Tu B’Av is one of those holidays that you may have heard of but never really learned about. The holiday — which translates to the 15th of the month of Av, and begins at sundown on Aug. 15 this year — is one of joy and romance.
“Tu B’Av is a day that doesn’t get a lot of popularity,” said Rabbi Hyim Shafner, of Kesher Israel in Georgetown. “If you ask people what the happiest day is, they would say Purim. But the Mishnah [oral law] says it’s Tu B’Av.”
In ancient times, women dressed in borrowed white clothing and danced in the vineyards, while men watched, he explained. Then each man picked a woman to be his bride. While that tradition has died out, the idea of Tu B’Av as a holiday for singles to find their mate has remained — and even become more popular.
Many American synagogues and Jewish organizations hold singles mixers, speed-dating events or parties where young Jews can go and meet.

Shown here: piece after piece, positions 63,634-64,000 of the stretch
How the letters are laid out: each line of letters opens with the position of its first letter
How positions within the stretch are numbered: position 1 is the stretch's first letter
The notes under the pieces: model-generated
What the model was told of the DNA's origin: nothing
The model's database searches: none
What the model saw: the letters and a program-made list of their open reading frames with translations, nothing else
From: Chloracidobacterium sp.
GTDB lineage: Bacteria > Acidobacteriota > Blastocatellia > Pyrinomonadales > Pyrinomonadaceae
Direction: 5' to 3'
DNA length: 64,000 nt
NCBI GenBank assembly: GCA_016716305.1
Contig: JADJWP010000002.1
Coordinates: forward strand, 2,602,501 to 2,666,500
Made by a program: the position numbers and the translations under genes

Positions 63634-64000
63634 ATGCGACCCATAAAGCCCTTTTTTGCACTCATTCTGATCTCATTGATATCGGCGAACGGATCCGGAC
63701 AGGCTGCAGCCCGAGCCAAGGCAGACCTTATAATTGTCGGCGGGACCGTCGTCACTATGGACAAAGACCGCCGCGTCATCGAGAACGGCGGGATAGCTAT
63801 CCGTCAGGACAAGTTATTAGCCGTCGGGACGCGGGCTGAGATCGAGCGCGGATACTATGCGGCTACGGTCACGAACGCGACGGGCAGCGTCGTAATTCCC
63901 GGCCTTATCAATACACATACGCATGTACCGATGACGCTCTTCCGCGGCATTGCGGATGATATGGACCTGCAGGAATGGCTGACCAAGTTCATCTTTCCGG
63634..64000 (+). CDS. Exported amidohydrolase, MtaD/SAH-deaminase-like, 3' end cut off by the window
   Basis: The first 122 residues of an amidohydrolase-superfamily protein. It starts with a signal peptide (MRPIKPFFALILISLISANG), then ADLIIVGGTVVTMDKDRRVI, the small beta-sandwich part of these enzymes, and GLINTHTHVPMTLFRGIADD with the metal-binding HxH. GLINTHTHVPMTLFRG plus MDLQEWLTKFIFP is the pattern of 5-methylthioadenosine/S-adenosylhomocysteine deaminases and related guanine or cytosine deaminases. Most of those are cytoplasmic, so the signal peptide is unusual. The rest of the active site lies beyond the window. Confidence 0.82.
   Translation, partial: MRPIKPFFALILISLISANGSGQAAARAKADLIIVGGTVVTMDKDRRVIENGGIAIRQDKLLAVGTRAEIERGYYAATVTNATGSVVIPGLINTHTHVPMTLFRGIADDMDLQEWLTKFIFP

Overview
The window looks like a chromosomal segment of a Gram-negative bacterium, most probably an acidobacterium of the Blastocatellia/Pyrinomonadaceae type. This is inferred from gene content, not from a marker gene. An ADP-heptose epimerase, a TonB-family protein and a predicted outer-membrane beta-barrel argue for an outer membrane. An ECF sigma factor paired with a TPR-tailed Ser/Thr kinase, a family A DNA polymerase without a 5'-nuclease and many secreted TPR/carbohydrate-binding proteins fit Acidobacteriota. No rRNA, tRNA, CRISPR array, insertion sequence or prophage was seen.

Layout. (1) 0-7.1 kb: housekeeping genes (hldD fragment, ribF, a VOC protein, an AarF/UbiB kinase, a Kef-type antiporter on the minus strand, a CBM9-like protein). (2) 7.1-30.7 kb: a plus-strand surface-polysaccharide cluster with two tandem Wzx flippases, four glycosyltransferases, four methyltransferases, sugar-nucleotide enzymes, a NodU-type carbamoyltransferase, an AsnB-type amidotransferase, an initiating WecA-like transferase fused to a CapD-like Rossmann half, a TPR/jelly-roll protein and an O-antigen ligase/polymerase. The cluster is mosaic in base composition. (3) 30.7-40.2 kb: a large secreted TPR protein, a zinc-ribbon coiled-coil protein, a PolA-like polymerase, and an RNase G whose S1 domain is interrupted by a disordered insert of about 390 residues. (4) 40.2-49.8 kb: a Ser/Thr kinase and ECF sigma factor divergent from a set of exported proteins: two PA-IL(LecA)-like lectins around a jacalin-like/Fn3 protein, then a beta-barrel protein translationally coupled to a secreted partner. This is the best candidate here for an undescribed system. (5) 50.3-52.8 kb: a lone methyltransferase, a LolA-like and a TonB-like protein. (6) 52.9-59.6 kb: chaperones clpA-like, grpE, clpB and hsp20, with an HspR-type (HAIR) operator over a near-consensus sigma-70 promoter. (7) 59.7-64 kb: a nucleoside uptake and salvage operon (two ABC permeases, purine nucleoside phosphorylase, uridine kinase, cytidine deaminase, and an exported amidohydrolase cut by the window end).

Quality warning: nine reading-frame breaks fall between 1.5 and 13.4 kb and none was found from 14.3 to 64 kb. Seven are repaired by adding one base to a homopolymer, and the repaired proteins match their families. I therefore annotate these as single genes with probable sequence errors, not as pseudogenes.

Others choose to get married on the 15th of Av. Rachel Burnham, of Silver Spring, married her husband on Tu B’Av, after a decade of looking for her shidduch or match.
“I think with the rise of challenges that singles face in finding their soul mates, people started making a bigger deal of” Tu B’Av, said Burnham, who runs the dating website d8gr8.
Some people think the holiday’s meaning should change further, to reflect all the different kinds of love in people’s lives today. Romantic love is important, Rabbi Ilana Zeitman, of GatherDC, said, but so is filial love and self-love.
“People tend to think Judaism doesn’t have enough to say about love, but that’s wrong,” she said. “That’s what we need — to mark a day for appreciating our close relationships. We in the Jewish world have been so focused on family that we would want to open the idea of Tu B’Av in the most expansive way possible.”